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Tuesday, 3 November 2015

Is anti-virus dead? Part 1

A recent article in Techworld asserted that antivirus is not dead, and cited the fact that the antivirus industry "still goes from strength to strength" as evidence.

Yes and no.

I won't deny that AV companies are flourishing. I won't deny that ESET (the company cited in that article) has 1100 employees, Kaspersky even more.

Viruses are no longer the issue; the article I'm quoting agrees with that. 20 years ago, viruses were the problem; self-replicating programs, programs that copy themselves and thereby spread. And viruses were interesting to analyse and kill - I spent years doing that, and it was never dull. And even then, I felt that it was right for an antivirus to deal with all forms of malicious software (malware). I was at a conference once where a corporate user put it rather well, "I don't care whether you call it a virus or a trojan, I don't want it on my systems".

ESET's Pavel Luka says “Of course anti-virus is dead. We found out 20 years ago”. I'd disagree with that, but only on the time-scale. In 1995, AV was very much alive, because 20 years ago, viruses were the main threat. But I won't quibble about exactly when that changed; the change would have been gradual. What's important is what's happening today (and in the future).

Today, I see three kinds of threat, and I see them several times per day. One kind is phishing, the second kind is scams, the third kind is emailed malware.

Phishing is like this:

From: PayPal Service <official@ail.com>
Subject: You just need to confirm your billing address.

Dear member,

You just need to confirm your billing address.

If you did not confirm it until 5th of November 2015, Your account will be deactivated.

The link leads to vrunderstand.com; it redirects to another URL, which redirects to another URL, which asks me for my username and password. I didn't fill in their form. This is called phishing, because clever hackers like to make up new words, and calling it "fishing" would be too easy.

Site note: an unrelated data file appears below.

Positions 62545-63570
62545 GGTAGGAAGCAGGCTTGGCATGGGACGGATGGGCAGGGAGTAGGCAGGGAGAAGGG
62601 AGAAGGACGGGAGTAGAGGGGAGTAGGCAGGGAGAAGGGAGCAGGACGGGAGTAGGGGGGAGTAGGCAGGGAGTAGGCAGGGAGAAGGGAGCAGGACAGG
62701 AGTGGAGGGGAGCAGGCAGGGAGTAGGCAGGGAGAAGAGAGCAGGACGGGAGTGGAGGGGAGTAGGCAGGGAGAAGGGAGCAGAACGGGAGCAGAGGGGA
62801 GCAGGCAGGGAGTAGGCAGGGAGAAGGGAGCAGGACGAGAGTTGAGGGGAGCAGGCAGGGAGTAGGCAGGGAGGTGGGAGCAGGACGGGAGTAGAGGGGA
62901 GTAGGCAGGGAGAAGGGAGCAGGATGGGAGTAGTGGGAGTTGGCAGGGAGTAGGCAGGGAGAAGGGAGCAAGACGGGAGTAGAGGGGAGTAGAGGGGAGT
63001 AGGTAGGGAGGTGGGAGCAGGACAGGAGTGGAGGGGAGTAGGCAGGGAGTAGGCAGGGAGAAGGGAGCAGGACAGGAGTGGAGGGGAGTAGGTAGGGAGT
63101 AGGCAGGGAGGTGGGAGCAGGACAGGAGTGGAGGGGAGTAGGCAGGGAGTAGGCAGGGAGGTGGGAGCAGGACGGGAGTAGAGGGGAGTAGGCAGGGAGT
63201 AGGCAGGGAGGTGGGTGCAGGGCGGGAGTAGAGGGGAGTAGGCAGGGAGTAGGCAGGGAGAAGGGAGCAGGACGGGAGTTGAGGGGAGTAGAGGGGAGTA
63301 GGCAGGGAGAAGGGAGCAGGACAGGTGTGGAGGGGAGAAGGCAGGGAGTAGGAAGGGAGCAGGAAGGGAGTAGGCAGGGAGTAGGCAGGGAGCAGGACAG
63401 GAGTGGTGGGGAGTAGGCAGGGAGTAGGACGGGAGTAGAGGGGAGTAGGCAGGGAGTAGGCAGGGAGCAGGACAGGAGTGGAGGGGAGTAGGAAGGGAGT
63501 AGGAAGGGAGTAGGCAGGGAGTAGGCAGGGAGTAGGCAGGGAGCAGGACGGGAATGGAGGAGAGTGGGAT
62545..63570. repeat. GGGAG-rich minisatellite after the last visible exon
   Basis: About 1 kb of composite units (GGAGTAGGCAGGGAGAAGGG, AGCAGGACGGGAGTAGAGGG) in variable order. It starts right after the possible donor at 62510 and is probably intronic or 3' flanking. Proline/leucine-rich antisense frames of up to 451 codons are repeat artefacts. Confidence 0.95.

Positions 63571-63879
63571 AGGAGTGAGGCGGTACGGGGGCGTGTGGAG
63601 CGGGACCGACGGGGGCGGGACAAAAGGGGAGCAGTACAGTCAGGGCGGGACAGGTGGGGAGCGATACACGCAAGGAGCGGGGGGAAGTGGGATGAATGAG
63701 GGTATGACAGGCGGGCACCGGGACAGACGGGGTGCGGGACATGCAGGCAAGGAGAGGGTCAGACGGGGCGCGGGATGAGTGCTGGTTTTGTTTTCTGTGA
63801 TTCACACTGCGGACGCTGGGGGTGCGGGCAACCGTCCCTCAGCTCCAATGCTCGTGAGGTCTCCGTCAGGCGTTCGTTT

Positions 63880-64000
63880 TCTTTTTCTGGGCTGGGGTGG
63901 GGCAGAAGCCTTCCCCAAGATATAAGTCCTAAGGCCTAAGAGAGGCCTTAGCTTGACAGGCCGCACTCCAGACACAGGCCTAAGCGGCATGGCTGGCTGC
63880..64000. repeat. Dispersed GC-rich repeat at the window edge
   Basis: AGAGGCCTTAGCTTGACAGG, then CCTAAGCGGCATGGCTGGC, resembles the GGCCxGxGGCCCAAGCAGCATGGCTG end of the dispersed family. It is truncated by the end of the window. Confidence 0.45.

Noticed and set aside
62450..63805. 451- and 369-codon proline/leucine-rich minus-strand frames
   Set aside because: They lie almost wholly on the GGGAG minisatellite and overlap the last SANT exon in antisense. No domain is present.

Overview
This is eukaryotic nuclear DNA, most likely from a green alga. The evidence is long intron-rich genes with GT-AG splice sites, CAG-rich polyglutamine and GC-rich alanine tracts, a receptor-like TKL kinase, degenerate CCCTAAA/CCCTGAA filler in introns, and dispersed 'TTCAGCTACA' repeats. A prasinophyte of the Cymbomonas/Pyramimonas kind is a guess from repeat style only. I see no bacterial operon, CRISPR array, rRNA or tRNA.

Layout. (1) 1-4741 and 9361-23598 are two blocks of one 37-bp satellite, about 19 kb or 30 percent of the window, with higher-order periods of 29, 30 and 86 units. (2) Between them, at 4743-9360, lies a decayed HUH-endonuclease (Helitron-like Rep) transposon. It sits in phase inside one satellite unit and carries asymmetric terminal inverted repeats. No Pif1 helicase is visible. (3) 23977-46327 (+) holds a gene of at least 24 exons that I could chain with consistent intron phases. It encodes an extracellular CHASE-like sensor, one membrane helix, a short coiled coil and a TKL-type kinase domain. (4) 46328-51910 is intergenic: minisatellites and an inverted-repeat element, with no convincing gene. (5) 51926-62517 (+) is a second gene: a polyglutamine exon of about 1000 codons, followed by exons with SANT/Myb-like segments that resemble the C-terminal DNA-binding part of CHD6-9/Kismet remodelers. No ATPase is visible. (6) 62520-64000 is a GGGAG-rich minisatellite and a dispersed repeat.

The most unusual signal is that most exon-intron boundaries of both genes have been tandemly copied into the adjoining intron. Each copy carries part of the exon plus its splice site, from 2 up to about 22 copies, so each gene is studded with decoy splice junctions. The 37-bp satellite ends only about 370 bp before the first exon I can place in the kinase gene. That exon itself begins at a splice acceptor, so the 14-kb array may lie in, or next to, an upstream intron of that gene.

But if I had filled in that form, then I would have just given away the key to my Paypal account, to someone who probably isn't going to do anything good with it.


The second type of email is a scam.

The commonest type tells you that some huge sum of money is waiting for you. Later on in the process, you are told that you need to send some small amount, perhaps $50, to release it. But then there's another issue, that requires another $79. And so on. 400 years ago, this scam was called "Spanish prisoner", today it's called "Advance fee fraud".


And the third type is malware sent via email.

Some samples, that arrived today:


PLEASE DO NOT REPLY TO THIS E-MAIL.  IT IS A SYSTEM GENERATED MESSAGE.

Attached is a pdf file containing items that have shipped
Please contact us if there are any questions or further assistance we can provide


Actually, it's a doc file. The doc file includes a macro, and that's the malware.




We are sorry, We have noticed an error activity on your wellsfargo online banking services. We advice you to verify your Wellsfargo account(s) now using the Wellsfargo Account Verification Page. To verify your Account Please Download Attachment and open in a browser to Continue. We value your privacy and your preferences. Failure to abide by these instructions may subject you to wellsfargo online restrictions or inactivity.

           Investment Products: Not FDIC Insured - No Bank Guarantee - May Lose Value

I don't have a Wells Fargo account. The "online verification tool" is an obfuscated javascript, and that's the malware.







It's time to renew your 1SYNC subscription!
Click here to view your invoice.

Please click here to view comments from retailers supporting data synchronization.

(Note: The Adobe Reader is required to view this invoice. Click here for a free download of The Adobe Reader if you don't already have it installed on your computer.)


If you are having trouble reading the attached PDF document, please download the latest version of Adobe Reader at www.adobe.com


It isn't a pdf, it's a zip file contaning an exe file, and that's the malware.



Subject: Your eBay Invoice is Ready


PLEASE DO NOT RESPOND - Emails to this address are not monitored or responded to.
Dear Customer,

Please open the attached file to view invoice.

Important: Please open the attached file using your temporary password. Your temporary password is: 491EVA527OIC

If the attachment is in PDF format you may need Adobe Acrobat Reader to read or download this attachment. If you require Adobe Acrobat Reader this is available at no cost from the Adobe Website www.adobe.com



This one really is nice. The attachment is a zip file, and the zip file really is encrypted. That means that a scanner won't be able to scan inside the zip! But the user will be able to unzip it, using the supplied password.

Inside the zip, there's an exe file, and that's the malware.


In part 2 of this post, I'll talk about countermeasures.

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